Monday, December 10, 2012

President Gül issues message to mark Jewish holiday

President Abdullah Gül honored the Jewish holiday of Hanukkah, or Festival of Lights, on Friday and stated that he sincerely welcomes the holiday.

In a message released by the Presidency Press Center, Gül sent greetings to Turkish Jews as they began the celebration of Hanukkah, an eight-day religious holiday.

Moshe Fink, an ultra-Orthodox Jew, prays next to candles lit during the Jewish festival of Hannukah in the Mea Shearim neighbourhood in Jerusalem on Dec. 8, 2010. (Photo: Reuters, Baz Ratner)

“Religious holidays in which joys are shared and in which families, neighbors and friends come together to exchange affection, respect and fraternity are sacred days for the spirit of unity and solidarity to come into existence. The holiday of Hanukkah has become an occasion for all of us to remember the universal values of all of humanity,” Gül said in the message.

Gül also praised Turkish Jews in his message. “Our Jewish citizens who have come to prominence with their success in the social, professional and academic fields throughout our history and who have also shared our joys and sorrows will continue to contribute to Turkey,” he noted.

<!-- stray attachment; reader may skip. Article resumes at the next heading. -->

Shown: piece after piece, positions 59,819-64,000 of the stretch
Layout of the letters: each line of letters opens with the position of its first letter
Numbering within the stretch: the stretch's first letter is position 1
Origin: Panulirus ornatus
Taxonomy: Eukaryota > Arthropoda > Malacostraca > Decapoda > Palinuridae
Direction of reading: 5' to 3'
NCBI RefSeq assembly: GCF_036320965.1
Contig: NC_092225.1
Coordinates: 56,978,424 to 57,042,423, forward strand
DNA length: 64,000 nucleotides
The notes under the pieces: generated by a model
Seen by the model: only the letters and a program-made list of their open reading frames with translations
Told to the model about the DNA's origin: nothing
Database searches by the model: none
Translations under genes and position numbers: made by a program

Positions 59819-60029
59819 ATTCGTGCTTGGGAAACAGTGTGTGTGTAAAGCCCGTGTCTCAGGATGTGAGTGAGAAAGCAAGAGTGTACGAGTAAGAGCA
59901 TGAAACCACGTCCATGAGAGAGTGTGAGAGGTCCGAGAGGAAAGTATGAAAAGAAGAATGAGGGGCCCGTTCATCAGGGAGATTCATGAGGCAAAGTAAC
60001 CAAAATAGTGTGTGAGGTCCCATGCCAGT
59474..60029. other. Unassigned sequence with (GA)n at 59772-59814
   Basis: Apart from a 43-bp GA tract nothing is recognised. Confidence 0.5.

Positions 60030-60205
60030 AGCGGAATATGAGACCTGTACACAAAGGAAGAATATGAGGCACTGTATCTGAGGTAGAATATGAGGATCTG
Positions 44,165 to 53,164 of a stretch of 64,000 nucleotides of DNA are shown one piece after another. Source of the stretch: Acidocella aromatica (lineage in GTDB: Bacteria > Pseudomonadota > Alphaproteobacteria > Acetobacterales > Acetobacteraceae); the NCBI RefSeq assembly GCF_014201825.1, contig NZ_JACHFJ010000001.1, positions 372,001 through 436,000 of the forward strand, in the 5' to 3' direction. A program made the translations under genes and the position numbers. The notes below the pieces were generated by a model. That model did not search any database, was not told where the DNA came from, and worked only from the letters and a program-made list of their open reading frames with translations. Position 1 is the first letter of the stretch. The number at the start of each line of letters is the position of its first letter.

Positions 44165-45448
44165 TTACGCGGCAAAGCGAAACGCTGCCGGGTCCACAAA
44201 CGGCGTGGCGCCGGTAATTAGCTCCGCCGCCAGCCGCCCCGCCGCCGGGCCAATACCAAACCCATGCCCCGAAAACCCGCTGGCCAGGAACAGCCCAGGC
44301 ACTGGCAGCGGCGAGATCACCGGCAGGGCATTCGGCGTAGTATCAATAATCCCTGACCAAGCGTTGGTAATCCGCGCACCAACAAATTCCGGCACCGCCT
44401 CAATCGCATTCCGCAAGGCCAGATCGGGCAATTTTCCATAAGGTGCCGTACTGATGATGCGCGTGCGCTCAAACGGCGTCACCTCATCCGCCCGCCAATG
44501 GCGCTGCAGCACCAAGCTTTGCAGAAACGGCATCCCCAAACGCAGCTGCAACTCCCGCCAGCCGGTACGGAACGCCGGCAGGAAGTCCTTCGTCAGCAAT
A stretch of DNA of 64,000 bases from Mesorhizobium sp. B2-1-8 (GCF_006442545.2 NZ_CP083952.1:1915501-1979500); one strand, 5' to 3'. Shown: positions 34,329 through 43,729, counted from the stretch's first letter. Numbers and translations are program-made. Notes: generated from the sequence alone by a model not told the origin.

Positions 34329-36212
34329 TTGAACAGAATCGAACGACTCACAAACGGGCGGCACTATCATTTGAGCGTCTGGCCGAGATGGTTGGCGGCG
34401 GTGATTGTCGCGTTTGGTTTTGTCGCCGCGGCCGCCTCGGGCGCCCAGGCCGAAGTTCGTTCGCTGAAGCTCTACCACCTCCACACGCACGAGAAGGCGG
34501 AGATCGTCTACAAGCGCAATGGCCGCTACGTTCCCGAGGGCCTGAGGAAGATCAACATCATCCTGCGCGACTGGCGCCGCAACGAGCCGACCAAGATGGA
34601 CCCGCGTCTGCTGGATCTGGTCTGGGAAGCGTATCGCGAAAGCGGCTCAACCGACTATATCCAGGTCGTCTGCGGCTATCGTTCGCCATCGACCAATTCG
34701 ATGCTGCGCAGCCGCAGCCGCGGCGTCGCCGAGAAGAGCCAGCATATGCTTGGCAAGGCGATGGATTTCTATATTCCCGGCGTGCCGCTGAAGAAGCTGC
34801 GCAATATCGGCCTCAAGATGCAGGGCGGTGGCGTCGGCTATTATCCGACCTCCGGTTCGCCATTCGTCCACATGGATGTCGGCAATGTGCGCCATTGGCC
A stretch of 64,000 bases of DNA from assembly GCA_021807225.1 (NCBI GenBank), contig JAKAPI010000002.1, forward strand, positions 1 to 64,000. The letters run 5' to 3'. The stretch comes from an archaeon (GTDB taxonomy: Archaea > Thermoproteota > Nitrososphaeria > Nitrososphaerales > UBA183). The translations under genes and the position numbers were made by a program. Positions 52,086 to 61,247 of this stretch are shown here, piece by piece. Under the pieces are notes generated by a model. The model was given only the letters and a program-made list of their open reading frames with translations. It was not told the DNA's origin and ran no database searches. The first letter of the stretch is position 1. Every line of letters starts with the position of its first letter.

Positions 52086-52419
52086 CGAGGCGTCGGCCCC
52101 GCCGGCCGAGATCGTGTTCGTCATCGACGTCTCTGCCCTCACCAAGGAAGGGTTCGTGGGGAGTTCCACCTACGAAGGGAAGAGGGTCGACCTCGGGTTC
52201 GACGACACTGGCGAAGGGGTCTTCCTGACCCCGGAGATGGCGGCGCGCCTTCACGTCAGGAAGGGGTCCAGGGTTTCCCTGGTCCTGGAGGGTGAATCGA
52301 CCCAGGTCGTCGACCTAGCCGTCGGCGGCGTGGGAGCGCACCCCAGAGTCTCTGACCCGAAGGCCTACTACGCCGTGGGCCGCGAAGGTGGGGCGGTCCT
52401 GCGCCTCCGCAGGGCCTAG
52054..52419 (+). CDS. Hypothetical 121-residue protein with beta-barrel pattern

Hanukkah is a significant religious holiday for Jews around the world. During the holiday, which lasts eight days, Jews commemorate the victory of the Maccabees over the Syrians in 165 B.C. and the rededication of the Temple of Jerusalem. This victory marked the end of a three-year period of religious persecution, restored Jewish independence and ensured the survival of monotheism.

According to legend, when the Jews returned to cleanse their temple, which had been defiled by pagan worship, they discovered only enough consecrated oil to keep the holy lamp burning for one day. However, the oil miraculously lasted eight days, the time needed to secure a new supply. Hanukkah is celebrated by lighting a candle on each of the eight nights. On the first night, one candle is lit in a branched candlestick called a menorah, and an additional candle is lit each night through the eighth night.

Source: Today's Zaman

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